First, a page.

Nothing is more frustrating than when you go to evaluate your sample under a microscope and all you see is scratches across the surface of your specimen. You want your materials lab to run as smoothly as possible and these scratches can slow down your evaluation process, requiring you to start over or redo a sample. The good news is, these scratches can be avoided with the proper precautions, below we take a look at the three main causes for a specimen scratch after polishing and what you can do to avoid them in the future.
Scratches after polishing can result from contamination of a polishing cloth. This can occur if abrasive particles from a previous step are not removed from the specimen or the specimen holder. If a cloth becomes contaminated with larger abrasive particles, it needs to be disposed of. To prevent this sort of contamination, specimens and holders should be thoroughly cleaned prior to each polishing step. Remember that contaminants can be pulled into gaps/voids in the specimen or the mounting material… or any space between them. Proper mounting (hot or cold) goes a long way toward preventing this issue.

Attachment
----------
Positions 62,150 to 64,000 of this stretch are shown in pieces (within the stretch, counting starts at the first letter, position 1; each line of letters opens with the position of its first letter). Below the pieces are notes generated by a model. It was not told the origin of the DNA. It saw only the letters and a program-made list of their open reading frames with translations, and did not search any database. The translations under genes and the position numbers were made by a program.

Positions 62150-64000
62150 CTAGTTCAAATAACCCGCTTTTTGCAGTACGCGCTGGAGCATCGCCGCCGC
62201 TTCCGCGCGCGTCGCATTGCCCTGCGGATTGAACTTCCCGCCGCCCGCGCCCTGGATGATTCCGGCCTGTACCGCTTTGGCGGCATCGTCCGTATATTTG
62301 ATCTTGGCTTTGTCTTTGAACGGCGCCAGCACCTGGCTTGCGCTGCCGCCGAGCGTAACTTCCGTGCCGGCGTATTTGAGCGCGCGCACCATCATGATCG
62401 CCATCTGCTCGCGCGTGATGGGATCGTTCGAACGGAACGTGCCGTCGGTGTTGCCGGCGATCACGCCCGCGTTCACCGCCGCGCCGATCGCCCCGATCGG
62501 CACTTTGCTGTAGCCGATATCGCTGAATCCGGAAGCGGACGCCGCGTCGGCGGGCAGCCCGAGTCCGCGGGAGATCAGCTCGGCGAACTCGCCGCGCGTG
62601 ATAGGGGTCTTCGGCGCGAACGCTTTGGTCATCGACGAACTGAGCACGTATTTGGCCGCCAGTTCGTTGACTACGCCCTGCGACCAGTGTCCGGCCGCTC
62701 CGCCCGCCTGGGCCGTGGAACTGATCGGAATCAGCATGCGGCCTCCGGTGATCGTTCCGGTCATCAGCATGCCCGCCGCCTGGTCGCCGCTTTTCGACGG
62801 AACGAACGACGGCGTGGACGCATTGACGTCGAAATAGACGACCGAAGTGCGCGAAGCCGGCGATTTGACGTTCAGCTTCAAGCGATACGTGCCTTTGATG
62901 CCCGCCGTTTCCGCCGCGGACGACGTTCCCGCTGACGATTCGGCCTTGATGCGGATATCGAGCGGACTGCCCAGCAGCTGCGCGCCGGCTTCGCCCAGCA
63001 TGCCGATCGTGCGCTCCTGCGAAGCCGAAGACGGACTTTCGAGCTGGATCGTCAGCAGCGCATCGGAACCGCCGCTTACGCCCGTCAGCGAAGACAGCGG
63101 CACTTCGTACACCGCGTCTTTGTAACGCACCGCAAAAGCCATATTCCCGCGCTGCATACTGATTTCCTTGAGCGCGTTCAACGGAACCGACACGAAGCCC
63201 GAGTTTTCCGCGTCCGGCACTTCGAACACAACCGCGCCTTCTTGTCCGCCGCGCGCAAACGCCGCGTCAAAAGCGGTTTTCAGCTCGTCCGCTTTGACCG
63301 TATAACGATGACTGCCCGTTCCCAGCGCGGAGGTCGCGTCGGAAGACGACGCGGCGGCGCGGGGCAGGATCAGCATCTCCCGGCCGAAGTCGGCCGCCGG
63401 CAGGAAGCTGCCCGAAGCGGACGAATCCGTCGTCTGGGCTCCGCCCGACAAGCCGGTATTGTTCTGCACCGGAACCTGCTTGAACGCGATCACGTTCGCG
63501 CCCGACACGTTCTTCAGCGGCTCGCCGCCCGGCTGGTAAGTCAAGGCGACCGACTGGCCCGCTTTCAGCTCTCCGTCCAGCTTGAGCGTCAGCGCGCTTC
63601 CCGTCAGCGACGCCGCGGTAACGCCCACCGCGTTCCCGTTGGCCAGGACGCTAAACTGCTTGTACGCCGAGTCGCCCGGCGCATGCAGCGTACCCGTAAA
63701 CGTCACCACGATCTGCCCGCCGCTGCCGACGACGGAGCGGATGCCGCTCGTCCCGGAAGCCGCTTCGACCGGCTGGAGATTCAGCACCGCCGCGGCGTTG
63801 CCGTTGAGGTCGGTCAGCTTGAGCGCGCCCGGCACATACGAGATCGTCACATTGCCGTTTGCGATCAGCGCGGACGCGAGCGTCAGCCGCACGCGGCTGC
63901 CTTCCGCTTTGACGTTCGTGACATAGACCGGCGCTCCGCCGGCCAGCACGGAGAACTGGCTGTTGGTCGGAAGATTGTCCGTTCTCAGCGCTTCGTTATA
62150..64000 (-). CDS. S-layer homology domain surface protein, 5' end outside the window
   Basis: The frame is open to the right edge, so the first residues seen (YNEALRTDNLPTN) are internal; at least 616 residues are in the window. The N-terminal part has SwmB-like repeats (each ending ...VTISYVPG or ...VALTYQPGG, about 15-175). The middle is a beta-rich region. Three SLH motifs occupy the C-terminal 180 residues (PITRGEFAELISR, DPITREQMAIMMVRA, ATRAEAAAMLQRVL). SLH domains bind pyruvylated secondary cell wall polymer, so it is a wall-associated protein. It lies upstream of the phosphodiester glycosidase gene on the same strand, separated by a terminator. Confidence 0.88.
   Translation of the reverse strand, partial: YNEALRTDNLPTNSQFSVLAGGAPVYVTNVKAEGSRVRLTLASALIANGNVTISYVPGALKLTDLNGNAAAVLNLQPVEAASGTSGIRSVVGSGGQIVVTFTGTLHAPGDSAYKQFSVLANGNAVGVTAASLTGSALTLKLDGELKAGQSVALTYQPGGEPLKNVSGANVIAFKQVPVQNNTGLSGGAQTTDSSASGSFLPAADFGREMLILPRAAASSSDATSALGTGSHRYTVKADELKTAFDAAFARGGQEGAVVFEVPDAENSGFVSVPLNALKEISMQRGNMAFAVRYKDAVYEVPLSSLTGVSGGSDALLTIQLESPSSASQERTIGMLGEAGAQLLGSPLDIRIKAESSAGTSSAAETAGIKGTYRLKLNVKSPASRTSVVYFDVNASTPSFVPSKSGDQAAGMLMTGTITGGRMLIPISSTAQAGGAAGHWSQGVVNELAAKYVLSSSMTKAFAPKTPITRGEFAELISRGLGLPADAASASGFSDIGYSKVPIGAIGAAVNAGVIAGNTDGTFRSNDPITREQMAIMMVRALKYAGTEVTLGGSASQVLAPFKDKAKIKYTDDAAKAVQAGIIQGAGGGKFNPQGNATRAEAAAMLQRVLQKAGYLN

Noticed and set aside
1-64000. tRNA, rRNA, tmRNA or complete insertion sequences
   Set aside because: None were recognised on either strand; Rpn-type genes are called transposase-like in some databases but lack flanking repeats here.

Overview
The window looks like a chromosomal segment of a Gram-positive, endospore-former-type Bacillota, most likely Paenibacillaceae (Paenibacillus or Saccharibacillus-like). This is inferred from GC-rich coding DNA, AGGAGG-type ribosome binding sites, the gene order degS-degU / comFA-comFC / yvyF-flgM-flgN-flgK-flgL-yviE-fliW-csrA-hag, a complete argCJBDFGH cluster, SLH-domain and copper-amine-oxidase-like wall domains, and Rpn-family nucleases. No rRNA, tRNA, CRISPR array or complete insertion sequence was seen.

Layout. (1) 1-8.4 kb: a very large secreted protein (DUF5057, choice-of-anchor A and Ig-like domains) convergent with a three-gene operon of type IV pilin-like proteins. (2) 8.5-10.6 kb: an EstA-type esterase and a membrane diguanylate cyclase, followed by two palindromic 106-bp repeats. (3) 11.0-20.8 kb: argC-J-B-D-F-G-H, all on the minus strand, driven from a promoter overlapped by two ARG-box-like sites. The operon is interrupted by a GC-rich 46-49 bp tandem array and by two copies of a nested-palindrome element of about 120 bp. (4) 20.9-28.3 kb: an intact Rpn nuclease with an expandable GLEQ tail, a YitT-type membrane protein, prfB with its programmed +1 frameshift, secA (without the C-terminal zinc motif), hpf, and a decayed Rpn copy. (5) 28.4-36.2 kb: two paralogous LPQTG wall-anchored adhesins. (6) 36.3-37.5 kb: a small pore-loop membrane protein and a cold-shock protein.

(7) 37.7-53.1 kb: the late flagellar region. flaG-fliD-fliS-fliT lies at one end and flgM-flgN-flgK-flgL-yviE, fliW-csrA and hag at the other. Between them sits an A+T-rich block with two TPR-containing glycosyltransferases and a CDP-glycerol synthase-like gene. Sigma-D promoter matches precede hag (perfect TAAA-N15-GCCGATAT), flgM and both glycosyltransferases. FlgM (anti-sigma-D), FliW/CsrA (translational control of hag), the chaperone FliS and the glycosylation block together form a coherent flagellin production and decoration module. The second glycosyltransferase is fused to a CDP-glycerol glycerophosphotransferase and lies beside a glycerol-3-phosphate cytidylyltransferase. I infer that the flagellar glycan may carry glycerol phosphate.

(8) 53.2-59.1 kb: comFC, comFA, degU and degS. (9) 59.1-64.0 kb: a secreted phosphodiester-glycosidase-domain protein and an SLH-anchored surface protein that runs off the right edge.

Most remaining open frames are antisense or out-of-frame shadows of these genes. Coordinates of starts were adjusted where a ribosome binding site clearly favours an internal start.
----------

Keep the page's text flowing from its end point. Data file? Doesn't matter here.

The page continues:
Not Enough Abrasive
A polishing cloth deficient in abrasive particles will be unable to polish away previously created scratches. Sometimes this deficiency is due to the cloth being brand new and not “broken in”. It might also be caused by not enough abrasive (diamond, alumina, etc.) in/on the cloth. A fairly common mistake is adding too much extender/lubricant when diamond abrasive is in use. This can cause the specimens to “hydroplane”, keeping them separated from the polishing cloth and diamond particles.
Wrong Polishing Procedure
Effective specimen polishing depends on the right mix of a number of variables. Among these are wheel speed, specimen force application, correct cloth/abrasive combination and polishing time. In some instances, scratches are not removed from specimens because the wrong polishing procedure is applied. Be sure to consult LECO’s library of procedures for guidance.